Ask your spice provider about Ras el Hanout, make your own, or check out these recommended sources:

Soil regeneration in Oz ─ Dung beetles have it down pat

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 Dung Beetle

G’day readers! Today we’d like you to meet one of the smallest and yet most helpful soil regeneration specialists in the world — the dung beetle. On Australia’s grassfed cattle and sheep properties, these plucky little guys break down an impressive quantity of “cow” pies — one adult cow will drop 12 in a day! Dung beetles roll them into tiny balls, dig tunnels into the soil, and actually bury them in the ground, where they lay eggs that hatch into larvae and then use the balls for food. This simple and natural action has a sh*t-ton of benefits. Aerating the soil helps retain moisture and rainfall, reducing runoff, and literally carrying nutrients like nitrogen and phosphorus into the soil. As a nice side benefit, it also dramatically reduces fly populations, which is a serious plus as fly larvae can cause diseases in sheep and other livestock.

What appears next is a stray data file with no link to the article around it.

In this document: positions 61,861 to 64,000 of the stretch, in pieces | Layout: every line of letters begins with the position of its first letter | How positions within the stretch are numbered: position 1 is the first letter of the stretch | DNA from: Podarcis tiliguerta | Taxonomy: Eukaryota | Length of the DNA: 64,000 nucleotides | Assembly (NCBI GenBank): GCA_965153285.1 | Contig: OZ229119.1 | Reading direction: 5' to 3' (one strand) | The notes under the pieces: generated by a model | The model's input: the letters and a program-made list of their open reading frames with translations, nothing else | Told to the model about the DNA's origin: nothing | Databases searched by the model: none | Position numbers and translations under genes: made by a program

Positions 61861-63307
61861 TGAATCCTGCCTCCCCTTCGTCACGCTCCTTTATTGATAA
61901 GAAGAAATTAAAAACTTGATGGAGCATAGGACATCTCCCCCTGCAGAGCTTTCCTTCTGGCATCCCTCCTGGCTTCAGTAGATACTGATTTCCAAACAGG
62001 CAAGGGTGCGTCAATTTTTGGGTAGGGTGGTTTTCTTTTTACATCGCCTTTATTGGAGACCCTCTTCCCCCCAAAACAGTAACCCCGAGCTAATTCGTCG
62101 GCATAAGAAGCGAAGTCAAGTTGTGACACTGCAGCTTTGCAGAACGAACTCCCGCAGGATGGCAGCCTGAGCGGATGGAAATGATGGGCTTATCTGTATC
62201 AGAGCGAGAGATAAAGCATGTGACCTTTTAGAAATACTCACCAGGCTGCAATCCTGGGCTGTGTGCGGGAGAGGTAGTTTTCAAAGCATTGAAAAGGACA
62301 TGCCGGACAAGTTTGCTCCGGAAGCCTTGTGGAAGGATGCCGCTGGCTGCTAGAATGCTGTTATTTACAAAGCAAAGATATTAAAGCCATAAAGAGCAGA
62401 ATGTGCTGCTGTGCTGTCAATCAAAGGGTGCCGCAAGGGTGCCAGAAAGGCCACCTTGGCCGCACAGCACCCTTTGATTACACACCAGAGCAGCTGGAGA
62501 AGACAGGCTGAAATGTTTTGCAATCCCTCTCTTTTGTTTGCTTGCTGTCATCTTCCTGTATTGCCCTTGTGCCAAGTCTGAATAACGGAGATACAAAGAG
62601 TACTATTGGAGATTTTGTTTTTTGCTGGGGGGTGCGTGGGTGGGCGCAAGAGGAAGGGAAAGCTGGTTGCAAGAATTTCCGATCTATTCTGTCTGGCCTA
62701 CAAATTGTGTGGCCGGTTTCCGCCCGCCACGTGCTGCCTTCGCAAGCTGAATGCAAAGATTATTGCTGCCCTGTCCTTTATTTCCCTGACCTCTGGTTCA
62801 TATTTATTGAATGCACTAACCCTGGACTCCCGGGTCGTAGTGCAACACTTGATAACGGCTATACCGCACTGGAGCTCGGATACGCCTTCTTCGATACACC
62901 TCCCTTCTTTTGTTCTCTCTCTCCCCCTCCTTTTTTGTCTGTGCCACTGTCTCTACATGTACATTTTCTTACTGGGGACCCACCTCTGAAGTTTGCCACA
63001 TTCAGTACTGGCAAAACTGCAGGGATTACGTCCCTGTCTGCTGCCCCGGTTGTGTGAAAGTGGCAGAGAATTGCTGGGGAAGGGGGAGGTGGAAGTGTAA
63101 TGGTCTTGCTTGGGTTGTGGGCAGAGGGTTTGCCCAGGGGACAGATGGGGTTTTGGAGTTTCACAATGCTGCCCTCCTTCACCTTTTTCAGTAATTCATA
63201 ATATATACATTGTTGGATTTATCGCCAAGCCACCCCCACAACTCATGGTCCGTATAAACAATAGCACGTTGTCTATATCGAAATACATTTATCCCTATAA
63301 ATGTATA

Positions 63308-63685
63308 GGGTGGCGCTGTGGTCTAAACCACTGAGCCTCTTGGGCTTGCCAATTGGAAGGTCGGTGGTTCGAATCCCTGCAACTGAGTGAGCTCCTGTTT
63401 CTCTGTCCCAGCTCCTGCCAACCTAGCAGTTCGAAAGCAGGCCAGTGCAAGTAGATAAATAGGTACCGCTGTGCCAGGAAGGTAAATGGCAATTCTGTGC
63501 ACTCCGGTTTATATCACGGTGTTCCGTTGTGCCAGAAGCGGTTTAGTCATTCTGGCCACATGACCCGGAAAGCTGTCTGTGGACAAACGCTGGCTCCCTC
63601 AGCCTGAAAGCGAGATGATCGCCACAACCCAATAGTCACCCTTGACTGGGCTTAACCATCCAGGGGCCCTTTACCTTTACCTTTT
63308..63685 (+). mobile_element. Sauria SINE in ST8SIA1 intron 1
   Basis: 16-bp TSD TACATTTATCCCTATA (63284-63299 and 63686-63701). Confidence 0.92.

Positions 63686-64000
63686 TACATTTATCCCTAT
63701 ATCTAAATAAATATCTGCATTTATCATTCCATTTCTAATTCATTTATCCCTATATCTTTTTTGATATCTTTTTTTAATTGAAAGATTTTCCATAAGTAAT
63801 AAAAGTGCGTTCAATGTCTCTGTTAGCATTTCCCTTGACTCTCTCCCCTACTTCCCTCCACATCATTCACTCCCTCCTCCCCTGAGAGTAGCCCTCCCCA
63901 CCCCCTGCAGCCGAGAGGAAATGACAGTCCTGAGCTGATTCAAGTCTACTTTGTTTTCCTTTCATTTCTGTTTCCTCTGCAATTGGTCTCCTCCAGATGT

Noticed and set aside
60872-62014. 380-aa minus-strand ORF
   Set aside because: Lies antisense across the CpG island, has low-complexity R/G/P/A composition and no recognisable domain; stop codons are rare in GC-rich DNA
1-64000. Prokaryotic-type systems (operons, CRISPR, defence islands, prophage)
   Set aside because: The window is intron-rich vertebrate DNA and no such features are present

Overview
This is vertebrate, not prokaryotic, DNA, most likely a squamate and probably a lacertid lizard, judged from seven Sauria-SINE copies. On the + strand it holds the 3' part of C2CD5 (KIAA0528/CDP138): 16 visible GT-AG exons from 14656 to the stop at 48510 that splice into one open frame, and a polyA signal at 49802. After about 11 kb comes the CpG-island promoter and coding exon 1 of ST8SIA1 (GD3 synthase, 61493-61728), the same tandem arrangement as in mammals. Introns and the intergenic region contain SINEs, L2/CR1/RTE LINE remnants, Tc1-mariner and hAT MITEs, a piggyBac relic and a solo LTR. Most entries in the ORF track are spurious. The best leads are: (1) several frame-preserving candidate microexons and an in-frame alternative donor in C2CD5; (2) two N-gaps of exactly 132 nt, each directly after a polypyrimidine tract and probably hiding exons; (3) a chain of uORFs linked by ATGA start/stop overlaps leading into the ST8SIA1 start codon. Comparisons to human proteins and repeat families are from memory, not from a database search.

Cindy and Steven Scott use dung beetles on their property in New South Wales, Australia. Cindy knew the power of the beetle first-hand from growing up in South Africa, where beetles adapted to large animals and their dung to thrive. Her husband was not so sure. “But the visibility of beetle activity – with dung pads broken down in 24 hours – quickly convinced him,” says Cindy.

soil regeneration 2Today, “It is rewarding to drive around our paddocks and see how quickly the beetles are breaking down and burying dung, transferring nutrients underground, and how their tunneling aerates the soil and reduces run-off — not to mention lessens flies,” she adds.

The work of the beetle is particularly important in Australia, where 70% of our beef production and about 95% of our lamb production is entirely grassfed. That means a lot of grazing, and a lot of natural and improved pastures for farmers to manage. In fact, a lot of our farmers think of themselves as “grass farmers” first, and no they don’t mean that funny kind you Yanks out there are growing in Washington and Colorado! Being a grass farmer means actively managing your land and natural resources to keep grasses growing and providing nutritious feed for your animals year after year.

It’s a big job, but one that’s just right for a humble little bug that lives, eats and breeds in piles of… well…poop.